New Zealand business confidence rose a tad in December, led by an upbeat construction sector although tighter credit conditions continued to weigh.

A net 21.7 per cent of firms were optimistic about the general outlook for the economy in December, up from 20.5 per cent of firms a month earlier, the ANZ Business Outlook survey shows. A net 39.6 per cent saw their own activity expanding versus 37.6 in November.

"The construction sector is the most optimistic and manufacturing the least, but all sectors sit on the positive side of the ledger," said ANZ Bank New Zealand chief economist Cameron Bagrie.

New Zealand's economy has been growing at a rapid clip as strong tourism and record migration underpin consumer spending, while a housing shortage and the Canterbury rebuild has supported building activity.


However, 32.1 per cent of firms found it tougher to access credit, versus 22.4 per cent in November, with agriculture and services finding it the hardest. It was the lowest reading since the question was first asked in 2009 and is across all sectors, Bagrie said.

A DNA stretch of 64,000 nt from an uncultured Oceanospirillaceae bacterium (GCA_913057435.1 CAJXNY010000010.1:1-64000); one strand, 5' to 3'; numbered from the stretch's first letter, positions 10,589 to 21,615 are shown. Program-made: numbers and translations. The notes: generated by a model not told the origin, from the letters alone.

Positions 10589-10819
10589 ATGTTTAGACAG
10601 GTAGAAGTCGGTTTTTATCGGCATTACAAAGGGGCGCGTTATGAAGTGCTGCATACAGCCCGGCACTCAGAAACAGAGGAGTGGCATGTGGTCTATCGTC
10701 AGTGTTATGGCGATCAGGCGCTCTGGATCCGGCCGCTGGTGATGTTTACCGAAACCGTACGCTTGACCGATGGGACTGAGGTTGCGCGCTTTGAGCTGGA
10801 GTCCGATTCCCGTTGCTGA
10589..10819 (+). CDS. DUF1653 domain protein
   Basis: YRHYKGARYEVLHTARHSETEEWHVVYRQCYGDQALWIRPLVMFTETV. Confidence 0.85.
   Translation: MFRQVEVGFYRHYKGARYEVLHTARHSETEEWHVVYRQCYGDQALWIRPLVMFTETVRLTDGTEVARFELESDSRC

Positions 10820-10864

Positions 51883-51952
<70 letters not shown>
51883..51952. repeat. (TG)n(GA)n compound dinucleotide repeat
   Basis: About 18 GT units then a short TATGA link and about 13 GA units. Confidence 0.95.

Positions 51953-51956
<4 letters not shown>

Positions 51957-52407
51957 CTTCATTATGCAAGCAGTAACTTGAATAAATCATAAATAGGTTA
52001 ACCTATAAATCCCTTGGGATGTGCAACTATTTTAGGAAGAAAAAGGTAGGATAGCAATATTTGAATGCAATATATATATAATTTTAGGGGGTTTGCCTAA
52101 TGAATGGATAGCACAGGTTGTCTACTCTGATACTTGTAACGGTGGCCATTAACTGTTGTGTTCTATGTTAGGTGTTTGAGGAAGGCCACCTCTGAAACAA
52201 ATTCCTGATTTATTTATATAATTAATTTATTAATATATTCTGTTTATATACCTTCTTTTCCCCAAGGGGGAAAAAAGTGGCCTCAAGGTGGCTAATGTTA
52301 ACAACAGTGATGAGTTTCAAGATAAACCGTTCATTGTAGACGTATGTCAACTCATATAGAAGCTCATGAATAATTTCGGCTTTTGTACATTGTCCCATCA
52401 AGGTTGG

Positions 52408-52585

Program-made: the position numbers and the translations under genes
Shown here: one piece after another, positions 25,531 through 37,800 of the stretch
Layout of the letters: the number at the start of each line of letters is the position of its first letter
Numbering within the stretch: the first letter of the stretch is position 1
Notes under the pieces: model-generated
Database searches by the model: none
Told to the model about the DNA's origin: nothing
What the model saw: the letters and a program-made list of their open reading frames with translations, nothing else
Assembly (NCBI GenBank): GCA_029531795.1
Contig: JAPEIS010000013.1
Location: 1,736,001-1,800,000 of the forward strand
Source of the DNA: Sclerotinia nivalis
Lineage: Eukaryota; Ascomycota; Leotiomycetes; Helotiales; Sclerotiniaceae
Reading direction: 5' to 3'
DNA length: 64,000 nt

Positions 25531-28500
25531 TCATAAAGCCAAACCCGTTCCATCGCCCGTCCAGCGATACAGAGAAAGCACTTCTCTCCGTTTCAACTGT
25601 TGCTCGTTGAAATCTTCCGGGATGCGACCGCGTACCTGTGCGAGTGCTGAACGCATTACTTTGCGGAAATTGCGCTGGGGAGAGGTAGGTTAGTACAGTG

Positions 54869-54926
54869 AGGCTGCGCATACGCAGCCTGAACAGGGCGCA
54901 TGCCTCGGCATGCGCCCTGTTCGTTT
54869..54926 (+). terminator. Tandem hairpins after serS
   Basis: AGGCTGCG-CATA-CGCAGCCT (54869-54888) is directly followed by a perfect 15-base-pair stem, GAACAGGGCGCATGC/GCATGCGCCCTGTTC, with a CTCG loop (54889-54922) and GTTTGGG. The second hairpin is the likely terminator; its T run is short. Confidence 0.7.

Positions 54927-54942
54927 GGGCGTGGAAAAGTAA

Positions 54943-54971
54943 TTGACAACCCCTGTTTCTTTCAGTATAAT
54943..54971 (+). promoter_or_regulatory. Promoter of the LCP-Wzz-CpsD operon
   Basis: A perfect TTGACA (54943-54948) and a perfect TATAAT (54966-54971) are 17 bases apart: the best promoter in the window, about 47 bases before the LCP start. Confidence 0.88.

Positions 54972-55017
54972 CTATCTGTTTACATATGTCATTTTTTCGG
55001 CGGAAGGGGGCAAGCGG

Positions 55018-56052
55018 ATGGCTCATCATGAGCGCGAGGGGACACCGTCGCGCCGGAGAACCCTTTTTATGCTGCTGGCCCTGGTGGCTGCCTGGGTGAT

"Despite the tightening in this area, it's encouraging to see firms remain so upbeat about their broader economic prospects," he added.

A net 31 per cent of firms expect to be more profitable in the coming year, up from 29.4 per cent a month earlier, and a net 25.6 per cent want to raise prices, up from 20.8 per cent in November.

Bagrie noted that there is now a widespread expectation that interest rates will be moving up, with 54 per cent of firms now expecting rate increases versus 18.2 per cent in November. Inflation expectations were at 1.60 versus 1.49 in the prior survey.